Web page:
Reducing oil is trickier since it's hard to make some foods truly delicious without browning them, also known as the Maillard reaction for the food enthusiasts out there. Instead of just steaming everything all the time, I'd highly recommend using one of these oil misters for any dishes requiring cooking fat, whether you're coating vegetables in olive oil to roast them or making fried eggs. With good nonstick cookware, you'll probably be surprised at how much oil you can cut out of recipes while still retaining tons of flavor.
QUESTION #3: "I consider myself a good cook, but there's one problem I've never been able to solve. I have this family recipe for a green goddess dressing that I've tweaked to perfection over the years. It's my family's favorite, but I've always been baffled by how bland and not green the recipe is as written. It calls for 3/4 of a cup of chopped assorted herbs, and I swear I've upped that to several entire bunches to get the flavor and color that I remember my mom's had. Was my mom modifying the written recipe all these years, or am I just doing something completely wrong?"
ANSWER: I haven't seen you make this dressing with my own two eyes, so I can't guarantee that my hypothesis will be correct here...but one thing stands out to me here. If you're making an average-sized batch of dressing, 3/4 of a cup of chopped herbs is actually a ton! So I think this is likely a common ingredient prep misunderstanding. It's a much more common mistake than you'd think, so no sweat.
If I had to guess, I'd think you were adding a bunch of unchopped fresh herbs into a 3/4 measuring cup, then chopping them up. What the recipe actually calls for by listing "3/4 cups chopped assorted herbs" is for you to first chop the herbs, and then measure them. Doing it this way will easily triple the volume of herbs you're adding to the dressing, and I'd bet that if you chop up the several bunches you're currently using before adding them, you'd probably be around the 3/4 cup mark. On the flip side, if it called for "3/4 cup assorted herbs, chopped," you'd be spot on.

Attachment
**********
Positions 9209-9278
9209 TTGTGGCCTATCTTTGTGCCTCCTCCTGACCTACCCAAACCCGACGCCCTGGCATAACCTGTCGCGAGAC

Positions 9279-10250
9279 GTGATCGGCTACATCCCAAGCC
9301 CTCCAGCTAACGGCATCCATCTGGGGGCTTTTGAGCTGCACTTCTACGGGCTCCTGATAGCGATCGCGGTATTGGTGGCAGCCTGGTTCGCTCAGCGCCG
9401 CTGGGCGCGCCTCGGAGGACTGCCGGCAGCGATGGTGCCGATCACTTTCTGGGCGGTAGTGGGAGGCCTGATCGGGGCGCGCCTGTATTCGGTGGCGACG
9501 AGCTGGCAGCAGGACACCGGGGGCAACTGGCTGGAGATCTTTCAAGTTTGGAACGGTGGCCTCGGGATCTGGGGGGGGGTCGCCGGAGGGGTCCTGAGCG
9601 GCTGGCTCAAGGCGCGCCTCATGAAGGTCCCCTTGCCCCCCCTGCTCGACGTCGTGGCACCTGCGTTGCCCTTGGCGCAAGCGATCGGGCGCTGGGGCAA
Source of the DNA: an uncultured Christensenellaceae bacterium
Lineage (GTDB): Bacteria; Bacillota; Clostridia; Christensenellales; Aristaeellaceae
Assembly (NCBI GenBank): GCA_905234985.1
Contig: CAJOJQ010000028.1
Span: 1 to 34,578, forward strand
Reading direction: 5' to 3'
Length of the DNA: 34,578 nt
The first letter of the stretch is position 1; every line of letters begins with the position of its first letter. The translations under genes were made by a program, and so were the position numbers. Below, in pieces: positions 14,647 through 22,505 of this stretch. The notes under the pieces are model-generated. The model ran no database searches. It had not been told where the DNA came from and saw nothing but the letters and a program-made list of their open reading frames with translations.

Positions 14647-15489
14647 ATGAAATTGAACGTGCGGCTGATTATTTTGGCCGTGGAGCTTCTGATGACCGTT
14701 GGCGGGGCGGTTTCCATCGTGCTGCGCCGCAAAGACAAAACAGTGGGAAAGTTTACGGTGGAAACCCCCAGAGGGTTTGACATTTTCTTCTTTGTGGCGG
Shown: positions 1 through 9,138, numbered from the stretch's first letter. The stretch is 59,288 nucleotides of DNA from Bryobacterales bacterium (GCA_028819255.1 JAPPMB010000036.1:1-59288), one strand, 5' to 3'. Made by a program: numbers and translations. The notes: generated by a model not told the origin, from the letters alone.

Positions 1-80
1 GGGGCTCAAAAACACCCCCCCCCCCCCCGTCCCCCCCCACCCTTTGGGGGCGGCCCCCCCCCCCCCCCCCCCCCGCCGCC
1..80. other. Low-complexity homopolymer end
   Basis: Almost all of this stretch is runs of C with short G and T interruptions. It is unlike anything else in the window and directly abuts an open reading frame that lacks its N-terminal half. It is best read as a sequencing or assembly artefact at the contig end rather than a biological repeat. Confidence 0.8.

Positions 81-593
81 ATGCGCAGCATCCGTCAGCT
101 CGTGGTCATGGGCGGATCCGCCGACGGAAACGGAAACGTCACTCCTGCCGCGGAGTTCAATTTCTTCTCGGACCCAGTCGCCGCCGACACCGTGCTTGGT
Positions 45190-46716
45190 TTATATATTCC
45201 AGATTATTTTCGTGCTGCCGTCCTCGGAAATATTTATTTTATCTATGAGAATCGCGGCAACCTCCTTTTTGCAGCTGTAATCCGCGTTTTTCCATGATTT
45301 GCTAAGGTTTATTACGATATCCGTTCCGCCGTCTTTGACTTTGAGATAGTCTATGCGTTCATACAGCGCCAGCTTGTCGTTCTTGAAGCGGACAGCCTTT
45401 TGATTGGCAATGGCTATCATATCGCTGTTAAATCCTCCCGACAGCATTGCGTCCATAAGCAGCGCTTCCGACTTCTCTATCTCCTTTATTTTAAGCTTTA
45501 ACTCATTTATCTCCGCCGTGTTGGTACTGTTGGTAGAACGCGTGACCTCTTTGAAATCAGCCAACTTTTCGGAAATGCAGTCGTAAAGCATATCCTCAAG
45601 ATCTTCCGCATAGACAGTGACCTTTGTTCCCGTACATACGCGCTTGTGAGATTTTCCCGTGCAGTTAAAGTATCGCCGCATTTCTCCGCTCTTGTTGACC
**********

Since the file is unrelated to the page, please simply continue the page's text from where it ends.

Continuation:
QUESTION #4: "I need serious help when it comes to cooking chicken, pork, and steak! How do I know it’s done all the way without cutting it open and letting the juices out?! I’m always so paranoid that my meat won’t be cooked and I’ll get some horrible disease that I end up basically cutting it to pieces to check its doneness over and over!"
ANSWER: This will be my quickest response. Two words: meat thermometer. Pro chefs and experienced home cooks love to tout that you can gently press on your meats to test their level of doneness. Theoretically, internal temperatures are supposed to align with the softness of your palm when making different kinds of fists. But folks, come for me if you'd like — I do not 100% trust it! I've tested the fist method vs. my meat thermometer many times, and I've found that the results of the former tend to vary more heavily than I'm comfortable with.
So, I highly recommend investing in a high-quality instant-read thermometer. My favorite for the price is the ThermoPop (not sponsored, just obsessed!) and you won't catch me cooking meat without it. Especially if you feel anxious about food-borne illness from undercooked food, or you're trying to gain more confidence in the kitchen, acquiring one of these will genuinely change the way you feel about cooking meat.
QUESTION #5: "Why do so many recipes say "salt to taste?" I’m a technical guy and just want you to tell me how much seasoning you recommend!"